From Philadelphia, at a meeting of the American Society of Tropical Medicine and Hygiene
Mysterious skin infections that have plagued residents of the Micronesian island of Satowan are traceable to swimming in the stagnant waters that fill bomb craters left over from World War II, a study shows. Scientists have successfully treated these infections with antibiotics but are still trying to determine what the specific pathogen in these waters might be.
Japanese soldiers held tiny Satowan during the war, and U.S. bombing raids left craters that filled with water, expanding the island’s mosquito population. The Japanese introduced nonnative fish called medaka (Oryzias latipes) into the freshwater ponds in hopes that the fish would eat the mosquito larvae.
Physician Vernon E. Ansdell of the University of Hawaii had heard about an affliction on Satowan known as “spam disease,” marked by mottled rashes that resemble the canned-meat product. On a recent trip to the island, he and his colleagues identified 37 people with the infection. On average, these people had lived with the skin problems for 13 years. The islanders had tried a host of traditional treatments on the infections, including bleach, lime juice, and ashes—without success.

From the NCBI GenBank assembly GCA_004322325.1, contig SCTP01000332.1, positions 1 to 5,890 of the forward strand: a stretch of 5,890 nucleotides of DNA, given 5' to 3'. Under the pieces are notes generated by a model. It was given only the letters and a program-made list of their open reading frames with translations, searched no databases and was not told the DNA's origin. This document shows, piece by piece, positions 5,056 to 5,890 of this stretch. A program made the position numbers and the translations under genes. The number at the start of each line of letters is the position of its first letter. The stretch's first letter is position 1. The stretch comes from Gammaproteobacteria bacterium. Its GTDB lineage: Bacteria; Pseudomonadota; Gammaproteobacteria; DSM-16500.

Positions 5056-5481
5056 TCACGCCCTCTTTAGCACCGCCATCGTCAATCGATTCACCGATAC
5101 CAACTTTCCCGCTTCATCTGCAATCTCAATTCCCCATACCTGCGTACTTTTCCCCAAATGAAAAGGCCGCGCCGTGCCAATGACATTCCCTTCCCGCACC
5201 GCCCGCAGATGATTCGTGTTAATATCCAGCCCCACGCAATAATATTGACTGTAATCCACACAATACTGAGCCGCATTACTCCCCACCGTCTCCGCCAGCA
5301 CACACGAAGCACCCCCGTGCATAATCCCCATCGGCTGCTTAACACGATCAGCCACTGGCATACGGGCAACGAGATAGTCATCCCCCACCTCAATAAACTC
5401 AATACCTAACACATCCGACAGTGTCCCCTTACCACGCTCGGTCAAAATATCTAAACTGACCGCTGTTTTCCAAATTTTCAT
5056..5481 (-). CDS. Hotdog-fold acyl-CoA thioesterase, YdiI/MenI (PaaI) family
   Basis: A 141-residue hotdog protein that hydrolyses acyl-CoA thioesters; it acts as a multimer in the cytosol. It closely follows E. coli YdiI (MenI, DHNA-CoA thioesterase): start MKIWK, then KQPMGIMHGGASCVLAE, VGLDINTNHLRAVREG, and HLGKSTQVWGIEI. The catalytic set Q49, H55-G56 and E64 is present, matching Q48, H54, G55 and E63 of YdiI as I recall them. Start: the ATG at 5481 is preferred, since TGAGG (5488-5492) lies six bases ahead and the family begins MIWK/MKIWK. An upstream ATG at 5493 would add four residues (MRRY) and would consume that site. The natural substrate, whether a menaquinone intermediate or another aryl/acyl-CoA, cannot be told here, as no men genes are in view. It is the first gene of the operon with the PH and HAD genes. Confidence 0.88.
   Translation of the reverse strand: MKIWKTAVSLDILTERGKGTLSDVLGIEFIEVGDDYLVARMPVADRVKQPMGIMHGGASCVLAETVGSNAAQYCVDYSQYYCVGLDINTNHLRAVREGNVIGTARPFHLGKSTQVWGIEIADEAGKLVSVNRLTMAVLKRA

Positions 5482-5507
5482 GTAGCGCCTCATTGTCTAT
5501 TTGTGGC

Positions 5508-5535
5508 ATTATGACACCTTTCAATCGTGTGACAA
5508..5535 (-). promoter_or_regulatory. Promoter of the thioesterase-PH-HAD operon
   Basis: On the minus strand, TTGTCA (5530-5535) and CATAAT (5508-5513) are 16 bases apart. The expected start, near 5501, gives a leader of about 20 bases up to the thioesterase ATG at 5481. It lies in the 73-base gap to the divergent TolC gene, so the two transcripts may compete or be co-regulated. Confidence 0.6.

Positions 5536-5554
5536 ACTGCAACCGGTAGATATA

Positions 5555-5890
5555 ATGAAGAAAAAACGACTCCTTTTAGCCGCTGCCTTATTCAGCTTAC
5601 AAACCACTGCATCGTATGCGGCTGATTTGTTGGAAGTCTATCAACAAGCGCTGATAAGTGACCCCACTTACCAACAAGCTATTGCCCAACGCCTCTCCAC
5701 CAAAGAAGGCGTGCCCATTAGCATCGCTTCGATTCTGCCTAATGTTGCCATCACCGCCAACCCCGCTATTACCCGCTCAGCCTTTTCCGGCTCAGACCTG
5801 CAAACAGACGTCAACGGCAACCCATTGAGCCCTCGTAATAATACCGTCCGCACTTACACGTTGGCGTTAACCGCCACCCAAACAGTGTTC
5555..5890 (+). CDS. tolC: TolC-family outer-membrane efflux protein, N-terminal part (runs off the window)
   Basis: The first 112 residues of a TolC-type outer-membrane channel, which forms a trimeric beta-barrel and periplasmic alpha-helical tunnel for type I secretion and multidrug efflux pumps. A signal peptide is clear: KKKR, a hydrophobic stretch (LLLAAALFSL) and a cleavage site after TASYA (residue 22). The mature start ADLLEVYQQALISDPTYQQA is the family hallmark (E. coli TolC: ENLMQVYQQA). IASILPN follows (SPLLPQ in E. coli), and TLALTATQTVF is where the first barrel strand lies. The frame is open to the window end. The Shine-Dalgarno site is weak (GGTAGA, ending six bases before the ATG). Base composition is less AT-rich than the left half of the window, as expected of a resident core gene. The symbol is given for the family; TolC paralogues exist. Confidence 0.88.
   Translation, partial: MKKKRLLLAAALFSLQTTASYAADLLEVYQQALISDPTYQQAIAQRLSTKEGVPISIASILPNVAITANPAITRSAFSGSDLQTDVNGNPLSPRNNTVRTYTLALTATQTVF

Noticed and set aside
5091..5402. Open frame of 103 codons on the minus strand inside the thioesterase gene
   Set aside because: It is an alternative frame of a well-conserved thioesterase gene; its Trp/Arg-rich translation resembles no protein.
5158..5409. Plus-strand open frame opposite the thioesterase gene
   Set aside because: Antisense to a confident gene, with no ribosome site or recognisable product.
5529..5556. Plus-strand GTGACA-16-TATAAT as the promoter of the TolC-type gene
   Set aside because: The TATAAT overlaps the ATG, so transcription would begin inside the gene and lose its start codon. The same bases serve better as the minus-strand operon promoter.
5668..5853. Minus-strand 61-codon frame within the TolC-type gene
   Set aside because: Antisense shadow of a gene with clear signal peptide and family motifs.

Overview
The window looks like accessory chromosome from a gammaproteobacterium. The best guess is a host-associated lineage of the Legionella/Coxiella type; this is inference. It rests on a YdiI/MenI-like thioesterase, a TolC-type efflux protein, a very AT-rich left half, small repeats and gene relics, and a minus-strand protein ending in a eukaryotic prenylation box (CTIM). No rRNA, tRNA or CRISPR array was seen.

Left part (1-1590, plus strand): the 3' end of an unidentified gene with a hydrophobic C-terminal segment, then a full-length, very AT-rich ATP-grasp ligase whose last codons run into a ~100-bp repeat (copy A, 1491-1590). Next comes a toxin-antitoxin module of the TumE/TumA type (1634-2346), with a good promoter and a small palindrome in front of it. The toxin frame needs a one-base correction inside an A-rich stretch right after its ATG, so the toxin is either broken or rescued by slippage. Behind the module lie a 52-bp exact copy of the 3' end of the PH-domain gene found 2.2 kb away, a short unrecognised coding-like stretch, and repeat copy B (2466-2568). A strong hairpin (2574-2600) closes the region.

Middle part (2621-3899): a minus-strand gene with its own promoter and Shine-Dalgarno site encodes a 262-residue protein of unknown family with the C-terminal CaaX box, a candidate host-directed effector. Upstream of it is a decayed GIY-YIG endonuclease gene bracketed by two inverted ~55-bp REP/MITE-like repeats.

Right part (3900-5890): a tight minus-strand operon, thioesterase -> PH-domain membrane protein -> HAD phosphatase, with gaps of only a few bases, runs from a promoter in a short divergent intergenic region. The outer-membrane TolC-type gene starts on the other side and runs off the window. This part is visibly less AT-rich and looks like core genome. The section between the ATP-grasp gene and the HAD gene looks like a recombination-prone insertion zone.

A survey of 150 islanders revealed that swimming in the bomb craters increased a person’s infection risk eightfold. After finding that doxycycline or other antibiotics healed the infections within 2 months, Ansdell lays the blame on a water-borne microbe called Mycobacterium marinum. A previous study had found that medaka fish can become infected with this microbe and tolerate it, he notes. Although the infections abated with treatment, some scarring remained.
Initial tests of diseased tissue couldn’t pin down M. marinum as the culprit. Ansdell plans more tests and a return to Satowan next year.